14. An exterior luminaire as claimed in claim 1, wherein the light emitted by the array of light emitting diodes (2) is transmitted directly to the at least one reflecting member (22).
15. An exterior luminaire as claimed in claim 1, wherein the light emitted by the array of light emitting diodes (2) is transmitted by fibre optic means (15) to a means of distribution (21) before being directed at the at least one reflecting member (22).
16. An exterior luminaire as claimed in claim 1, wherein the light emitting diodes (2) are selected to produce a plurality of chromatic wavelengths.
17. An exterior luminaire as claimed in claim 16, wherein the chromatic wavelengths are mixed to generate different colours and/or colour temperatures.
18. An exterior luminaire as claimed in claim 16, wherein electronic circuitry (11) is provided for controlling the chromatic wavelength of light emitted from the luminaire.
19. An exterior luminaire as claimed in claim 1, wherein the heat regulating means converts heat energy into electrical energy for storage and subsequent use.
20. An exterior luminaire as claimed in claim 19, wherein the electrical energy is stored in at least one battery (19).
21. An exterior luminaire as claimed in claim 20, wherein the at least one battery (19) is remote from the outer body.
22. An exterior luminaire as claimed in claim 1, wherein the outer body (12) also houses at least one photo-sensitive cell (10).
23. An exterior luminaire as claimed in claim 22, wherein the photo-sensitive cell (10) provides information to electronic controlling circuitry (11).
24. An exterior luminaire as claimed in claim 23, wherein the information is used by the electronic controlling circuitry (11) for the activating and deactivating of the light emitting diodes (2) during the cycle of day and night.
25. An exterior luminaire as claimed in claim 1, wherein the outer body (12) also houses at least one light sensor (26).
26. An exterior luminaire as claimed in claim 25, wherein the light sensor (26) provides feedback information to electronic controlling circuitry (11).
27. An exterior luminaire as claimed in claim 26, wherein the feedback information is used by the electronic controlling circuitry (11) to adjust power supplied to the light emitting diodes (2) to achieve an electrical characteristic produced by the light sensor that matches pre-set characteristics known to give required lighting effects.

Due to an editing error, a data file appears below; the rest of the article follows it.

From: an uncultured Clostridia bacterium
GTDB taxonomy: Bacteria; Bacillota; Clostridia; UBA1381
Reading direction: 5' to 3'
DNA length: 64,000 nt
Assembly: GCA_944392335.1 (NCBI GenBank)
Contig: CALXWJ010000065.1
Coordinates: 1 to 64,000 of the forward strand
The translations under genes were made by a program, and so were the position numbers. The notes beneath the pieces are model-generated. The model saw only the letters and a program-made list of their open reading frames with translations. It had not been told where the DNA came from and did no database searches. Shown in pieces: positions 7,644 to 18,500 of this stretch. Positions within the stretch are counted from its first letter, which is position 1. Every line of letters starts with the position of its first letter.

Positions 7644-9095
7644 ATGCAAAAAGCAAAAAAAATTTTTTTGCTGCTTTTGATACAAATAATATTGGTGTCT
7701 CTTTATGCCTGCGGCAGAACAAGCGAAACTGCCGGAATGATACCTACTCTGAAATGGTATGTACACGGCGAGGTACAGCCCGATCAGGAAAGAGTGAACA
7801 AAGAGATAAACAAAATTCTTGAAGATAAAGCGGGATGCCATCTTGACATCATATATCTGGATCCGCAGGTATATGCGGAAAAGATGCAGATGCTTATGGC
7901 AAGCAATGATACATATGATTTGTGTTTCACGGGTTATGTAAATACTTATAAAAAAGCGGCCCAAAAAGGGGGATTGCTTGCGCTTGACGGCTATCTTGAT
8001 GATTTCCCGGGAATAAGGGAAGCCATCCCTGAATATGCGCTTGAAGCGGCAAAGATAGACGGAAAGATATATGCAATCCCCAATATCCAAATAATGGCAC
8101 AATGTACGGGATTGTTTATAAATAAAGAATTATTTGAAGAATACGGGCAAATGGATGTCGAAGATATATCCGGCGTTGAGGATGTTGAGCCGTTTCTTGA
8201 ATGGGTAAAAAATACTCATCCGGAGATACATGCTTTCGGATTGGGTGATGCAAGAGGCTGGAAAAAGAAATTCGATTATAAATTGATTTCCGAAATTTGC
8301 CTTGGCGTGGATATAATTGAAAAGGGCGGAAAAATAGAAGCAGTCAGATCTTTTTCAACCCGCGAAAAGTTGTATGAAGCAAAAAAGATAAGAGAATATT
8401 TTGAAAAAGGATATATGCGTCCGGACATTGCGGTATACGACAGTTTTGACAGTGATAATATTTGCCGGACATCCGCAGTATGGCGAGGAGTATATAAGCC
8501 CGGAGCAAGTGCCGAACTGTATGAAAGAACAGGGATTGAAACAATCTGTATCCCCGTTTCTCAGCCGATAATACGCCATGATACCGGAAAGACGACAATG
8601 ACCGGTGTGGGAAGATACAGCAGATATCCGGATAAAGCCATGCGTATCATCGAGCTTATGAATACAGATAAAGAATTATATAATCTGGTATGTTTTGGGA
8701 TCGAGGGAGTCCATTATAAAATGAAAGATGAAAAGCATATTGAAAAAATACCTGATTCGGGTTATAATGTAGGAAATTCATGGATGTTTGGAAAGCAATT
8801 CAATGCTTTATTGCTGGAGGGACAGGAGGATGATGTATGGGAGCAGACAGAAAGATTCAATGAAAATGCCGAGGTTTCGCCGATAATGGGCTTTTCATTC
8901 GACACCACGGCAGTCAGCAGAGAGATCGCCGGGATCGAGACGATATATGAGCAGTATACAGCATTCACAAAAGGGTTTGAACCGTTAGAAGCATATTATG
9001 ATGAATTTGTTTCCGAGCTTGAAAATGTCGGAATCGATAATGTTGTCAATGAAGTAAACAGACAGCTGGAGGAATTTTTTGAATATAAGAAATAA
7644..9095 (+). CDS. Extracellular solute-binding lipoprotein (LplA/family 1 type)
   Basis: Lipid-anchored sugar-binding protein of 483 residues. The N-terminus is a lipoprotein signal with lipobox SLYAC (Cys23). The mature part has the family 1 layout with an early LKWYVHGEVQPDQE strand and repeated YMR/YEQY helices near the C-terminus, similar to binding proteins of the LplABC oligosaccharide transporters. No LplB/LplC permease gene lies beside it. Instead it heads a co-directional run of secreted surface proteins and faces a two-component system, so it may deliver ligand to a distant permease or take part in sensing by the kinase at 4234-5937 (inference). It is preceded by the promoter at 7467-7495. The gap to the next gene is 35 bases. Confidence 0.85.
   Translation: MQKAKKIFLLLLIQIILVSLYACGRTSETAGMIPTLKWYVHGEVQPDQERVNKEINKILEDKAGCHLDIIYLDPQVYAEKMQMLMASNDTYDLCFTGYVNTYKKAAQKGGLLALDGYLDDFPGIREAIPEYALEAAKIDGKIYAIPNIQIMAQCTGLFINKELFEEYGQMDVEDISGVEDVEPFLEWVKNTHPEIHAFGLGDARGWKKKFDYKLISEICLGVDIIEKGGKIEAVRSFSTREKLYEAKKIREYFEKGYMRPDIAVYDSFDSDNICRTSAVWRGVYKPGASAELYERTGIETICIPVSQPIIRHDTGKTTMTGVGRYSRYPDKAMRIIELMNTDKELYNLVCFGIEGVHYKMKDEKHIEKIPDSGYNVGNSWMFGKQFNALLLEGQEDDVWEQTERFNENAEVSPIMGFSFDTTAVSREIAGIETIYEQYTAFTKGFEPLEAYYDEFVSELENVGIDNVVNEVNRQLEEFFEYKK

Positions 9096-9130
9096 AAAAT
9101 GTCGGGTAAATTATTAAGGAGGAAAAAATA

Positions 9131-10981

28. An exterior luminaire as claimed in claim 1, wherein the light diffusing material (16) comprises an internally patterned polycarbonate material.
29. An exterior luminaire as claimed in claim 1, wherein electronic circuitry (11) is provided to transmit data relating to the operational status of the exterior luminaire to a computer for analysis and display.
30. An exterior luminaire as claimed in claim 23, wherein the information is used by the electronic controlling circuitry to regulate the charging and discharging rates of the at least one battery.
Description

The present invention relates to an exterior luminaire, for example a luminaire suitable for use to illuminate pathways, roads, public and amenity areas and buildings.

Standard column top luminaires use a discharge lamp and control apparatus, which produces light distribution in a very general and uncontrolled manner.

Standard lighting means, which use light emitting diodes (LEDs) as the light source, emit to the surroundings a light which glares, that is the light is strong and dazzling. The glare is due to the presence of one or more concentrating lenses in front of the LED array. The creation of dazzling light restricts the use of LED lighting for certain applications, for example to illuminate roads, traffic islands and crossings.

Lighting in general is not energy efficient as the heat generated by the lighting means is often lost to the surroundings by mean's of non-visible radiation.

It is the object of the invention to provide an exterior luminaire which is energy efficient and emits light with reduced glare.